Alexandria Canchola

Alexandria Canchola - All My Life I thought I'd Change. Third Coast National Biennial 2020. K Space Contemporary

Alexandria Canchola is a Texas-based designer, illustrator, and practicing artist whose work is often inspired by a fondness for storytelling, color, letterforms, and filmmaking. Through narrative storytelling, the work explores universal and often unresolved themes that have preoccupied mankind since the beginning of time. Color is used to document the human experience by connecting narrative and emotion.

Her career in the arts was not quite a straight-line path, including detours in the fields of journalism and filmmaking. She has a BA from the University of Texas at Austin and an MFA in 2D Design from the University of Texas Rio Grande Valley. She has worked for publications, small businesses, and non-profits in many roles working to solve problems creatively so ideas can come to life. Her personal approach to creative work stems from her desire to empower people and make a difference by crafting work that is engaging and most importantly meaningful. She has completed residencies at Otis College of Art and Design in Los Angeles, California, and Zea Mays Printmaking in Florence, Massachusetts.

Her work has received awards from American Illustration, American Advertising Federation, Pulse Magazine, Brownsville Museum of Fine Art, and more. She is currently an Assistant Professor for the Graphic Design program at Texas A&M University-Corpus Christi eagerly working to assist her students in their quest for knowledge so they may fully understand the power they wield as designers in communicating ideas that change everything.

Tell us about the work( you have in this exhibition.

Alexandria Canchola Third Coast National

All My Life I thought I’d Change
19″ x 15″ framed
gouache on paper

The painting features a character who feels no need to smile. The boredom she feels is contributed to a life outside her control. A feeling that never went away.

What draws you to your chosen medium, what do you love about it?

I create illustrations with gouache paint on paper. It is a medium that I love for its velvety matte finish and opaque highly pigmented color.

I’m not precious with my tools and have never chosen to invest in quality brushes because I don’t trust myself to take care of them. Instead, I have about a hundred brushes, because I can never bear to throw anything away once I’m done using it. Generally speaking, I prefer to use angled brushes because they allow for the application of flat color. For detail work, which there is a lot of, I use the smallest spot brushes I can find. I prefer working small, there is an intimacy between myself and the illustration. I hunch over the page, a closeness I’m not sure is healthy, but a position I constantly find myself in. Gouache is an unforgiving medium, and close attention is necessary, plans are necessary. I start with reference photos, I make a quick light sketch and move forward. Painting is an additive ongoing process, at least for me, I start with the background, laying down the colors I’m most interested in exploring. I approach color in regard to their relationships with each other, one and then the next, and so on. The process is an intuitive one.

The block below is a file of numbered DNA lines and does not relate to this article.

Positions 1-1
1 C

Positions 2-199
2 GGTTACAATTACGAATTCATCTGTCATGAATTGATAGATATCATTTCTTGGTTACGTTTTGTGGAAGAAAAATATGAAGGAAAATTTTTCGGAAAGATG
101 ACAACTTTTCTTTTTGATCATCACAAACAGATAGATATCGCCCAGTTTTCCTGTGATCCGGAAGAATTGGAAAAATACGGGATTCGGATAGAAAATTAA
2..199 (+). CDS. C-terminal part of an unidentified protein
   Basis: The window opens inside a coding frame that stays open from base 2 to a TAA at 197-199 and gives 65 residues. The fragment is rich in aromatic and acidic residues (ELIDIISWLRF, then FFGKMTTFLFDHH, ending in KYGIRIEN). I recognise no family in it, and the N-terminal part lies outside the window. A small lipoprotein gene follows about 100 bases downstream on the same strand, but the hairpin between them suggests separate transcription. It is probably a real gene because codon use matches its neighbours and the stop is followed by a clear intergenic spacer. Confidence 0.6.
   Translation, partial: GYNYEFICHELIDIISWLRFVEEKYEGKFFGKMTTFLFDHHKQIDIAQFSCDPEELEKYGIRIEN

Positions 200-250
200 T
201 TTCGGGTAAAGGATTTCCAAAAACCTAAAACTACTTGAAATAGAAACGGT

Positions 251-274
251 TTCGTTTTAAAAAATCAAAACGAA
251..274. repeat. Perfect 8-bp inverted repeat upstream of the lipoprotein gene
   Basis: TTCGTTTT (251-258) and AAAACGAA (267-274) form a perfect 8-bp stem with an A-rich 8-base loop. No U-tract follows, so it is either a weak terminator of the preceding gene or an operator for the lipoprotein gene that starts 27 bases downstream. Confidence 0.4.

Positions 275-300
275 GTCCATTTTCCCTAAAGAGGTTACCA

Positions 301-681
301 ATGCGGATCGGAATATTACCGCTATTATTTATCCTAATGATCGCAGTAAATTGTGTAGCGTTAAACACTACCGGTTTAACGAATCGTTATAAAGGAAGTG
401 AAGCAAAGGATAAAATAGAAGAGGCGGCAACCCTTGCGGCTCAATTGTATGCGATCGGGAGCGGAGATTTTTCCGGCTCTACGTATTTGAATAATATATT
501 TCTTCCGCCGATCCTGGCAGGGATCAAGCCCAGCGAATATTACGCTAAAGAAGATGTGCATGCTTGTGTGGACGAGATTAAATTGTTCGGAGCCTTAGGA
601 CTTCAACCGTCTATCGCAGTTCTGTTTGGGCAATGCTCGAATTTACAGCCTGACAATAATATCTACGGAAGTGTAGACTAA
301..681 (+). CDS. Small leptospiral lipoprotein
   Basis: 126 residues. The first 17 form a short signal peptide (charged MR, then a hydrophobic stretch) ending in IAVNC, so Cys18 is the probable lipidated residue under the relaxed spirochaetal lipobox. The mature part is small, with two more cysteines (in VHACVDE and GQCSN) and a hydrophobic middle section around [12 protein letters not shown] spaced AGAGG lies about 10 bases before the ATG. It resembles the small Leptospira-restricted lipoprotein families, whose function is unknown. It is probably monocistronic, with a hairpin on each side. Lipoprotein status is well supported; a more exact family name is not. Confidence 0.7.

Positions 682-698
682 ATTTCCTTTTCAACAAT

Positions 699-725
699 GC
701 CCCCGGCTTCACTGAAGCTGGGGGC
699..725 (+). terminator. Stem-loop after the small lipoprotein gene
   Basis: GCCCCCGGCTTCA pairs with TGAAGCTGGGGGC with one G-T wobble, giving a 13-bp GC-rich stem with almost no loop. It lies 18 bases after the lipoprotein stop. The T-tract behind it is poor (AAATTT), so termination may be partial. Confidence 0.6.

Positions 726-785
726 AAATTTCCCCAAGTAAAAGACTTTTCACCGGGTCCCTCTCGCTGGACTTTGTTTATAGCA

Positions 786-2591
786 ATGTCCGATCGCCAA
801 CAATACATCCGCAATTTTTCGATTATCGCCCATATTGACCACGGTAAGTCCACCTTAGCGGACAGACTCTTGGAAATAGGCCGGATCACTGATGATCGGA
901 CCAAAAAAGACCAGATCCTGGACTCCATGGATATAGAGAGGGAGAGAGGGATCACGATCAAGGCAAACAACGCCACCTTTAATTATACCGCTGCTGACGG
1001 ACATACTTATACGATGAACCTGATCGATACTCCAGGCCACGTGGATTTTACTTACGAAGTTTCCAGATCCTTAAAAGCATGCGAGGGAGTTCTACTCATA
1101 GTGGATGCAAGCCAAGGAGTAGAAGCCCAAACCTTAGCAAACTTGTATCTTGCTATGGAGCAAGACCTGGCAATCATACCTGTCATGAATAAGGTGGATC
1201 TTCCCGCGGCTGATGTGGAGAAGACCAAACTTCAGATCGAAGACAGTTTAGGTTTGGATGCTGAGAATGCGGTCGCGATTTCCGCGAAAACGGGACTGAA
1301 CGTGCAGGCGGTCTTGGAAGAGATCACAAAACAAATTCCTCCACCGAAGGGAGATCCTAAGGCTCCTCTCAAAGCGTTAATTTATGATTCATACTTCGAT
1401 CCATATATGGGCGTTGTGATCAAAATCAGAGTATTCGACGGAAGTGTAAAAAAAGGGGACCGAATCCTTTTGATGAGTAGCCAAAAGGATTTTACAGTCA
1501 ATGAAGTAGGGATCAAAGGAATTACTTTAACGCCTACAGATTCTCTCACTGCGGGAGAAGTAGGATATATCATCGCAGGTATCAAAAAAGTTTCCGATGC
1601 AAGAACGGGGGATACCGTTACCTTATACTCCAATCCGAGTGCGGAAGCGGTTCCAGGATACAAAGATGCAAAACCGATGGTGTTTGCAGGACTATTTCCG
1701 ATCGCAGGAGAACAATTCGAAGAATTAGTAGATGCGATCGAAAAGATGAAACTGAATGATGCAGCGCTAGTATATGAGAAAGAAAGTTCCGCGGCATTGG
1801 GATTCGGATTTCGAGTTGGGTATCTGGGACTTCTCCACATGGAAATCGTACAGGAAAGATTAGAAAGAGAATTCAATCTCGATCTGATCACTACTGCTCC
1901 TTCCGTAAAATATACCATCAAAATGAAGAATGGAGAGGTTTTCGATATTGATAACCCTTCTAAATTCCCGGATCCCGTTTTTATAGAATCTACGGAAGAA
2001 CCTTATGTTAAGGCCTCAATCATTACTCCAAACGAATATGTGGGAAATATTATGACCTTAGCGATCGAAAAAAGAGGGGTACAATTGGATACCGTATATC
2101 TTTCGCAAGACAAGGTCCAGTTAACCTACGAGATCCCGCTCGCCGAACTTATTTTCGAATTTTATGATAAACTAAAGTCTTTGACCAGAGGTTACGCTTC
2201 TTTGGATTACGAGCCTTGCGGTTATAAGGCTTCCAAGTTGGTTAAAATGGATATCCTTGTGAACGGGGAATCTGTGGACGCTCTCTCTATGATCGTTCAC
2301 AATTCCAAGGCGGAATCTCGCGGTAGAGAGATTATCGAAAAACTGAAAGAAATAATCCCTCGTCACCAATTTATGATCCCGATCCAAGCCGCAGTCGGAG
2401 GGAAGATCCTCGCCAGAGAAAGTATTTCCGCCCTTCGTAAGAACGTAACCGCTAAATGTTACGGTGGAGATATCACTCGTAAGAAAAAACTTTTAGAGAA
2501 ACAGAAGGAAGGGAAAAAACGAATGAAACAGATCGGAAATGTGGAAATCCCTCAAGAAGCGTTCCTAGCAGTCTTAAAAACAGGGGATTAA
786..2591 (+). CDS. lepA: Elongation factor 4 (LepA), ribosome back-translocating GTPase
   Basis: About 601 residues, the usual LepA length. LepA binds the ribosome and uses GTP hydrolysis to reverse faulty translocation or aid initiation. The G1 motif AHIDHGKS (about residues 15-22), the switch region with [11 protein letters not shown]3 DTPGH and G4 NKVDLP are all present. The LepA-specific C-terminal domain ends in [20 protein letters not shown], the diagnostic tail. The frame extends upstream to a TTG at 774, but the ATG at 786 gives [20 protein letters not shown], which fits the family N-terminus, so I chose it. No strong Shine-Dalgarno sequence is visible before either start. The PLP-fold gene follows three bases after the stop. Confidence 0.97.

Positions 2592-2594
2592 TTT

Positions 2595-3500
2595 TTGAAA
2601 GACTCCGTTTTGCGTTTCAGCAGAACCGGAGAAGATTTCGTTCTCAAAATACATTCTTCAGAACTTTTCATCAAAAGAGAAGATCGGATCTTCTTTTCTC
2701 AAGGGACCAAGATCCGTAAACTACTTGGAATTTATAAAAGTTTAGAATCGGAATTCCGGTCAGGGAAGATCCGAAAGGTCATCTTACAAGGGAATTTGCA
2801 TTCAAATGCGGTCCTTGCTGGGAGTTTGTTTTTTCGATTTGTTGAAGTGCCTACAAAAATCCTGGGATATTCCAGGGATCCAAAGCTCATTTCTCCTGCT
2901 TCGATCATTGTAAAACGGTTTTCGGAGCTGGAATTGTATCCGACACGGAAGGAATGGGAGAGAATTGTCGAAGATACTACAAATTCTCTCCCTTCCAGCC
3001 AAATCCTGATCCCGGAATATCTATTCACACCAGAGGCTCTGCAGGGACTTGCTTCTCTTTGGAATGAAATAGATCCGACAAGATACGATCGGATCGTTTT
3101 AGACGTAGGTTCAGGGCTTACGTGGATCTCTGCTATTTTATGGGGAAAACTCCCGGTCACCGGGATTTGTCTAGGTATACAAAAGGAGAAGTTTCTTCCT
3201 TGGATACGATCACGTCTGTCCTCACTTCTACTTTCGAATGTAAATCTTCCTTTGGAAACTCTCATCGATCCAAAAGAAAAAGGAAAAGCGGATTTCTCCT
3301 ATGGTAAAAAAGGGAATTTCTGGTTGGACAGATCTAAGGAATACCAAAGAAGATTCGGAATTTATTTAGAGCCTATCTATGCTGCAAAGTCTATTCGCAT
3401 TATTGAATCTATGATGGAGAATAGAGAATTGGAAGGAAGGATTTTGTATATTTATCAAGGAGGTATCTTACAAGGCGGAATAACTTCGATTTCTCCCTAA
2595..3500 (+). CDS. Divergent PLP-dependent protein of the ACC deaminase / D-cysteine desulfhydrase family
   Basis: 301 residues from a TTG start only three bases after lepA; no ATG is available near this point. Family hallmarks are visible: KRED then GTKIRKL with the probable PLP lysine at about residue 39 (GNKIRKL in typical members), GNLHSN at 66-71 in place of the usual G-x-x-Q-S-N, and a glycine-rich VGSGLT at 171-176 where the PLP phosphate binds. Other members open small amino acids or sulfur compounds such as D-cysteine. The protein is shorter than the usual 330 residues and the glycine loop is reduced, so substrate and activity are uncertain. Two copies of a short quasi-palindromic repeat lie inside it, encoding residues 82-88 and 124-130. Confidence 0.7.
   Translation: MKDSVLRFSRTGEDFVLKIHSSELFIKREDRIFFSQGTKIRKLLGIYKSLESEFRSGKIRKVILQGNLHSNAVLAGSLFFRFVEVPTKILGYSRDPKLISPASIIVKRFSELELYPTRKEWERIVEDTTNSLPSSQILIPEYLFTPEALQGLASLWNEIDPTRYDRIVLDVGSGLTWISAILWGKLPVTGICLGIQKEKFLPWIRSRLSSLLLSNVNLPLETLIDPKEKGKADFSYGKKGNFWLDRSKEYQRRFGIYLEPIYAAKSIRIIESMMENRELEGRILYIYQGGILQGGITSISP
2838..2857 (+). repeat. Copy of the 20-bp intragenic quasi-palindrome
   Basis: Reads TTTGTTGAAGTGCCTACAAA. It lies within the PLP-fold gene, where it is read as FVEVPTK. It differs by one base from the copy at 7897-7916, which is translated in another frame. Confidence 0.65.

As far as my studio space goes: The studio is cramped and messy with works collecting piles and piles on tables. There are scribbled notes in countless journals, lists of ideas, lists of things to do, endless lists of color combinations to try. There are shelves full of supplies, nothing is thrown away because there will be a day when that egg tempura kit is used when that box of ribbons is necessary when four staplers aren’t quite enough. It’s difficult to find a place to sit and make and yet that is precisely what this space is for. It is a place that brings joy, a place to exercise one’s voice, a place to think, a place to make.

What inspires you to make art?

There’s something about each one of us that lends ourselves to a story. My work is inspired by and draws from the narrative; a personal form of storytelling that helps us to make sense of the everyday, of the societal patterns we see and the relationships we experience. My intent is to blur the distinctions between our perceptions of reality and our creations within it. The color palettes used subvert the viewer’s idea of emotion; centering on themes such as loneliness, solitude, and voyeurism and showcasing these emotions in the bright powerful hues in which we feel them.

Several sources of stylistic influence are visible in my work from Japanese woodblock prints to the poster designs of the Art Nouveau to the paintings of Henri Matisse to the films of Wes Anderson, Sofia Coppola, and Wong Kar-Wai.

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